Because of the association with his mentor H.P. Lovecraft and the success of Alfred Hitchcock’s “Psycho,” author Robert Bloch (1917-1994) is remembered as a horror writer, but he also did a lot of work in the crime fiction genre. In fact, I would maintain that “Psycho” is more of a suspenseful crime fiction story than a horror novel anyway, but that’s a different argument for a different day.
Bloch’s novel “The Kidnaper” was released by upstart crime fiction paperback house, Lion Books in 1954 - five years before “Psycho.” It was reprinted by Tor Books in 1988 with a horror-themed cover and a modernized spelling of the title as “The Kidnapper.” Decades later, Bloch cited the novel as among his best work.
Our narrator is Steve Collins, a freight train riding drifter and petty criminal who breezes into town and lands a job working the night shift at a factory. Steve’s not a very nice guy, and you need to be comfortable spending 180 pages with a cold antihero operating with a severely-busted moral compass. If you need a white-hat protagonist in your fiction, look elsewhere.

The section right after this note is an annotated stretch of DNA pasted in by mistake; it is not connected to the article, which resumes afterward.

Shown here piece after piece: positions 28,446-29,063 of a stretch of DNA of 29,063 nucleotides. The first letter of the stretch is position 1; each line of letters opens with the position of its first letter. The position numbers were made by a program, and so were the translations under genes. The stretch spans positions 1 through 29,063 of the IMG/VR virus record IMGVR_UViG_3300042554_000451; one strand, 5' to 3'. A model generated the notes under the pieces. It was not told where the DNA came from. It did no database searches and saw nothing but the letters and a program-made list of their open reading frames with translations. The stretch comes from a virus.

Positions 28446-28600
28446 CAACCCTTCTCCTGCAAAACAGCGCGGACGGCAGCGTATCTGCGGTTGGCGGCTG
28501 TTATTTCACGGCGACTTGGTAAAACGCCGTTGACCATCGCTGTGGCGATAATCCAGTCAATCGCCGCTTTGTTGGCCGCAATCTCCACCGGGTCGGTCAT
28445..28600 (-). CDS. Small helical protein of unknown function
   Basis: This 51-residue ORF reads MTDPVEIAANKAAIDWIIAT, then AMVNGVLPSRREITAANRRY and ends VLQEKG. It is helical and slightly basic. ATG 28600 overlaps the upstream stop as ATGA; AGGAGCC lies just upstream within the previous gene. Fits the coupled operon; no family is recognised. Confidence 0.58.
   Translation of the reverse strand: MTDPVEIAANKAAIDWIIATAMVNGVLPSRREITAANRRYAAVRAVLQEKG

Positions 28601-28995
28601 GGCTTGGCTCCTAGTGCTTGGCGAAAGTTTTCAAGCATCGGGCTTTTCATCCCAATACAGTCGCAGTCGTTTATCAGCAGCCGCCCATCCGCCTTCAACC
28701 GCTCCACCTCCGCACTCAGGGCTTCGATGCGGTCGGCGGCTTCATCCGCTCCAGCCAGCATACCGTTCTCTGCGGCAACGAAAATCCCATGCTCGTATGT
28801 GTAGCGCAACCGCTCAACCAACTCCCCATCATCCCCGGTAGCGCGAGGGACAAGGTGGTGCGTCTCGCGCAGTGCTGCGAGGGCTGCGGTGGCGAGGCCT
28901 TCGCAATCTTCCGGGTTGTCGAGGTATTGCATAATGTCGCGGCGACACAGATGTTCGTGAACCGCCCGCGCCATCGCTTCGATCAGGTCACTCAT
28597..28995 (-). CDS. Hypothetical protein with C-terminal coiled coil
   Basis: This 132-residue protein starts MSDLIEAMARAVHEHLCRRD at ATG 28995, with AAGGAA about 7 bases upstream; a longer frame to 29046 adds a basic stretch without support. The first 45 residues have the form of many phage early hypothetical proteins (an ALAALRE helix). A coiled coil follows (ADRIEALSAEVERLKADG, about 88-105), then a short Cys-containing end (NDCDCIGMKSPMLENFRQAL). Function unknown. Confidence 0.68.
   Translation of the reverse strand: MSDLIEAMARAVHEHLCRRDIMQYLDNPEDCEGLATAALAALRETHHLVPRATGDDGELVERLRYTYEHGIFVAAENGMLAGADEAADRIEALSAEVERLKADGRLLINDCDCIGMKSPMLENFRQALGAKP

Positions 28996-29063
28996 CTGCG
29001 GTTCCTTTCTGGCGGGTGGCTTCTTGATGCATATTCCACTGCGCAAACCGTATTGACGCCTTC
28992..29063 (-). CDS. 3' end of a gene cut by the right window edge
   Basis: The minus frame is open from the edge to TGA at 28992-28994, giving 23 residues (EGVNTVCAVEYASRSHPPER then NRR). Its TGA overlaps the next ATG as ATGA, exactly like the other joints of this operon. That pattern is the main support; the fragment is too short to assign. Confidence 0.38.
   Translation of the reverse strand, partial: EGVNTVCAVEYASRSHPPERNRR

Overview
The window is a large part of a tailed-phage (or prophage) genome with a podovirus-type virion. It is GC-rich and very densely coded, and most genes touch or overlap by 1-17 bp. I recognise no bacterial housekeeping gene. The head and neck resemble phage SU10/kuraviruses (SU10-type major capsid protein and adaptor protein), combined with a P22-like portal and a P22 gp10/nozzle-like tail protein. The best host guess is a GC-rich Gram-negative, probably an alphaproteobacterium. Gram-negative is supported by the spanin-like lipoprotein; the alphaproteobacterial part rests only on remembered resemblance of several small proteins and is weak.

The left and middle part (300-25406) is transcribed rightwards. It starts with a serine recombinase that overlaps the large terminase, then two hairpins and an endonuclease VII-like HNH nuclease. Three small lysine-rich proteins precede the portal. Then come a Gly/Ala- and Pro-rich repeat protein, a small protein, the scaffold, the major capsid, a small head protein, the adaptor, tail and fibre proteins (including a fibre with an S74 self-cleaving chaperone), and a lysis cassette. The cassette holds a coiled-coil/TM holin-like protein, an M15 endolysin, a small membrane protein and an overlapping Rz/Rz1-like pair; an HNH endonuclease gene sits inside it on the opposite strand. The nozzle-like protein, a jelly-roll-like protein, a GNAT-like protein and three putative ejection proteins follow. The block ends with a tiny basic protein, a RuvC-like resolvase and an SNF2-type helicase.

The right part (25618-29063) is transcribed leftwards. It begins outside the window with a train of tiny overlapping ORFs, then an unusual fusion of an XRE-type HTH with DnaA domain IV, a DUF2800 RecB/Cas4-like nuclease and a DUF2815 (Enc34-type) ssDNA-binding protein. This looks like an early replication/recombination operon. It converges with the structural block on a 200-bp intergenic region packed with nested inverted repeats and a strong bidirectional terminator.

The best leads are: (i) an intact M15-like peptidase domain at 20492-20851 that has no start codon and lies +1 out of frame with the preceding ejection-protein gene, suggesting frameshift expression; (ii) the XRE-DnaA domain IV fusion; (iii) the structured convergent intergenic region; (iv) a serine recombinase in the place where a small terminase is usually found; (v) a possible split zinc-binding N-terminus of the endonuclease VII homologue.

Shirley Mae is the four year-old daughter of a wealthy businessman in town. Steve’s new girlfriend is the kid’s nanny, and he sees this as a real opportunity to make some big cash in a kidnapping and ransom gambit. He enlists the help of his dimwitted friend in the execution of the scheme which goes very wrong, and the majority of the novel is Steve’s attempts to salvage the operation, get the dough, and get lost.
This is a seriously dark noir novel that was clearly inspired by Jim Thompson, who was doing basically the same thing at the same time. It was also an excellent book if you’re looking for something gritty as hell to read. Steve is an unapologetic sociopath but otherwise logical and level-headed, so the book doesn’t force you into a mentally ill mind for the narration as in many of Thompson’s paperbacks. Bloch does a fantastic job keeping the action moving, and the tension-filled pages really fly by.
As long as you know what you’re getting and are comfortable with untidy crimes in your crime fiction, “The Kidnaper” is an easy recommendation.
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